I think you need to be a bit more specific with your question. I'm not quite clear on what you're asking. There really are no stipulations on the events that you condition on.
Lately, I've been studying conditional probability. I'm working with the following theorems:
1. P(A|B)=P(A,B)/P(B) (the comma represents intersection)
2. P(A1,A2,...,An)=P(A1)P(A2|A1)...P(An|A1,A2,...An-1)
3. P(A|B)=[P(B|A)P(A)]/P(B) (Bayes' Rule)
I'm curious about conditioning with more than one event:
P(B|A1,A2,...,An) for n events.
In particular, I don't know the stipulations for the A1,A2,...,An
As I understand conditional probability, I am updating prior probability with the evidence I collect. Can someone give me a formal definition for conditioning with more than one event and some working theorems?
"I have discovered a truly remarkable proof of this theorem which this margin is too narrow to contain." Pierre de Fermat
I think you need to be a bit more specific with your question. I'm not quite clear on what you're asking. There really are no stipulations on the events that you condition on.
I don't have emotions and sometimes that makes me very sad.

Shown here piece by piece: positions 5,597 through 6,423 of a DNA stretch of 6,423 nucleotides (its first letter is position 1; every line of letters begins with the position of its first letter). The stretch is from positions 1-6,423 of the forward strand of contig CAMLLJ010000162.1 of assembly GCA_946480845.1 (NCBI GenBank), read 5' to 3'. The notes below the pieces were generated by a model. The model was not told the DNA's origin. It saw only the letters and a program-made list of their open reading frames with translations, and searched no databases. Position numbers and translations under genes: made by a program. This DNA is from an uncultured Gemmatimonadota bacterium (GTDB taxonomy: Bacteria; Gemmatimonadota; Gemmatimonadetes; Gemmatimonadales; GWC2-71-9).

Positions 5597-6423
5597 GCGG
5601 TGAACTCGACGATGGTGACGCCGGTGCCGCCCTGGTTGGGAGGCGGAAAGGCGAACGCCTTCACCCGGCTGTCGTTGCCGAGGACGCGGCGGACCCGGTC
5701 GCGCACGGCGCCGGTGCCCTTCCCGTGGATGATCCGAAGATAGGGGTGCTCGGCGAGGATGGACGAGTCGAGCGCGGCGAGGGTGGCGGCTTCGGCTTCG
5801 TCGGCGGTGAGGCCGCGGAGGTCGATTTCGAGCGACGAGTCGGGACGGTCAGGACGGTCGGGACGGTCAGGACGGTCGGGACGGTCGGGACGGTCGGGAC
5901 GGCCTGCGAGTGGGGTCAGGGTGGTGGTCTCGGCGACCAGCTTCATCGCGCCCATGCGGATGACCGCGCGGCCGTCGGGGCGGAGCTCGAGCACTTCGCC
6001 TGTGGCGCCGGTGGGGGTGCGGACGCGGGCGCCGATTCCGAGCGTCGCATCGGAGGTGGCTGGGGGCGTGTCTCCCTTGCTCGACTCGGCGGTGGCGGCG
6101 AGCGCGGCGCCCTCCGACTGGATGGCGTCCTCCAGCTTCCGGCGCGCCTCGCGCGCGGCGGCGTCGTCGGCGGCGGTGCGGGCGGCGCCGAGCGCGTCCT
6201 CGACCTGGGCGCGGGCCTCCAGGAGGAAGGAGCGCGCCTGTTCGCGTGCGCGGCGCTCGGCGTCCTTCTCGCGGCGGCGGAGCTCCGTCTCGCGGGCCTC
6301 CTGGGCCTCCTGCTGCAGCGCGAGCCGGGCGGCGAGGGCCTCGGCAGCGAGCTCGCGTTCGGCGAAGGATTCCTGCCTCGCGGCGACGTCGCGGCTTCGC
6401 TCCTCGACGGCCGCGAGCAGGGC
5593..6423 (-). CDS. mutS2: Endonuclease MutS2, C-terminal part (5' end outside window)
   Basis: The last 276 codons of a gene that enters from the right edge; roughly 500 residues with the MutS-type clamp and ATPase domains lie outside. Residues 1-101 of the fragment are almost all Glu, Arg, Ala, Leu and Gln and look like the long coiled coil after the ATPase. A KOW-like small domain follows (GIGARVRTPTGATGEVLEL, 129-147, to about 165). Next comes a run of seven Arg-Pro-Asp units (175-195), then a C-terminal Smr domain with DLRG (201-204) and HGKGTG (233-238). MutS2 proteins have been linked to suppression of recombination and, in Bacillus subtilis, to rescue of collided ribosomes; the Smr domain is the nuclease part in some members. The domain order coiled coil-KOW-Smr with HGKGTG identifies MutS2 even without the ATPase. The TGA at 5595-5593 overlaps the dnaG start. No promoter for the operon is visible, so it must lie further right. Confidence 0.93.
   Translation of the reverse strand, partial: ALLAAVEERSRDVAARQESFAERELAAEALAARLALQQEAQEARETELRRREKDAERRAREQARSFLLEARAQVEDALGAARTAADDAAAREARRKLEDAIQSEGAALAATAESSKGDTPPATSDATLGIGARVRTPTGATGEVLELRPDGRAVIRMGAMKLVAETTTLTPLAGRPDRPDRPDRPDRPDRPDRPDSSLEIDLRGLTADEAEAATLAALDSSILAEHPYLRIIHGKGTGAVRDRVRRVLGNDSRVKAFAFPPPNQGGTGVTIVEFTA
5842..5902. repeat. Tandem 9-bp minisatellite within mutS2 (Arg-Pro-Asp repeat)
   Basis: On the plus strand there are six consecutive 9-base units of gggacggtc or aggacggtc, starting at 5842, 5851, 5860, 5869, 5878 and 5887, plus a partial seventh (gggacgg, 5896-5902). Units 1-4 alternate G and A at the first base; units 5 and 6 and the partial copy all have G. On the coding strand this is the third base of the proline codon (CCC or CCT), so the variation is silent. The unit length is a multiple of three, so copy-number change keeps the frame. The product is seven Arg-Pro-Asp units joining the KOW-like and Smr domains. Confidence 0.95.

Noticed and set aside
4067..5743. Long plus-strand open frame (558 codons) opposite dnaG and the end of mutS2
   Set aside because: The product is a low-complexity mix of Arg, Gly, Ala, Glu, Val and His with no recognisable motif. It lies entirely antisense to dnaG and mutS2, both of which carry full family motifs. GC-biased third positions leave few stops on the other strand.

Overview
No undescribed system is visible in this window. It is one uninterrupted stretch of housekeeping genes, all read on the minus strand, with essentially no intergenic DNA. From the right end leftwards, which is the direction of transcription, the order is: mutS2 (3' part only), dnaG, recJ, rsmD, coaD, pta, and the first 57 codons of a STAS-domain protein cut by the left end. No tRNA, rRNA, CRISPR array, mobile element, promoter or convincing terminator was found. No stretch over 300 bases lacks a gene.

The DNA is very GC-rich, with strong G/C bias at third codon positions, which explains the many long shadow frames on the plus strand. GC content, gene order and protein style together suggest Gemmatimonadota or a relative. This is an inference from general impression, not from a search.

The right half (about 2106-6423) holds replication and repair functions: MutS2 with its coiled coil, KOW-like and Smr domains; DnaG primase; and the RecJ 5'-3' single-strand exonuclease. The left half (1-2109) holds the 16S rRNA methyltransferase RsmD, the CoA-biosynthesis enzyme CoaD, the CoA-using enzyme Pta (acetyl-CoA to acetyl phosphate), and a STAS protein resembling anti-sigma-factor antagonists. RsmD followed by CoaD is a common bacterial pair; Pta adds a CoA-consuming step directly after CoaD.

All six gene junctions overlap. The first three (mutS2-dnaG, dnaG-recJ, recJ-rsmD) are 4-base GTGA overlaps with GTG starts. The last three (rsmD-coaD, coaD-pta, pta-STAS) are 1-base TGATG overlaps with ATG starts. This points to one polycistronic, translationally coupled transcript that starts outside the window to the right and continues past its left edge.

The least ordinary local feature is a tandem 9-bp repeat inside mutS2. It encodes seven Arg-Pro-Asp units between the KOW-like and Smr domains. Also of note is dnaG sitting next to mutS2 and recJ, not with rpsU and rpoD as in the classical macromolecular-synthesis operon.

Is there an explicit formula for P(B|A1,A2,...,An)? I can't find anything online. My book only discusses P(B|A). Maybe I'm describing Bayes' Rule with multiple variables? Something like this is what I'm looking for http://cs.wellesley.edu/~anderson/wr...aive-bayes.pdf
"I have discovered a truly remarkable proof of this theorem which this margin is too narrow to contain." Pierre de Fermat
Buckeye (09-06-2016)
I was reading more about Bayes' rule:
P(C|A)=[P(A|C)P(C)]/P(A)
Suppose I know that an event B has occurred:
P(C|A,B)=[P(A|B,C)P(C|B)]/P(A|B).
Of course, these events are arbitrary and I might be omitting important mathematical details. But this formula is the same as the first, just conditioned on event B.
I'm hoping someone can confirm this? Bayes' Rule can be used while conditioning on multiple events? This is what I was getting at with my OP.
"I have discovered a truly remarkable proof of this theorem which this margin is too narrow to contain." Pierre de Fermat
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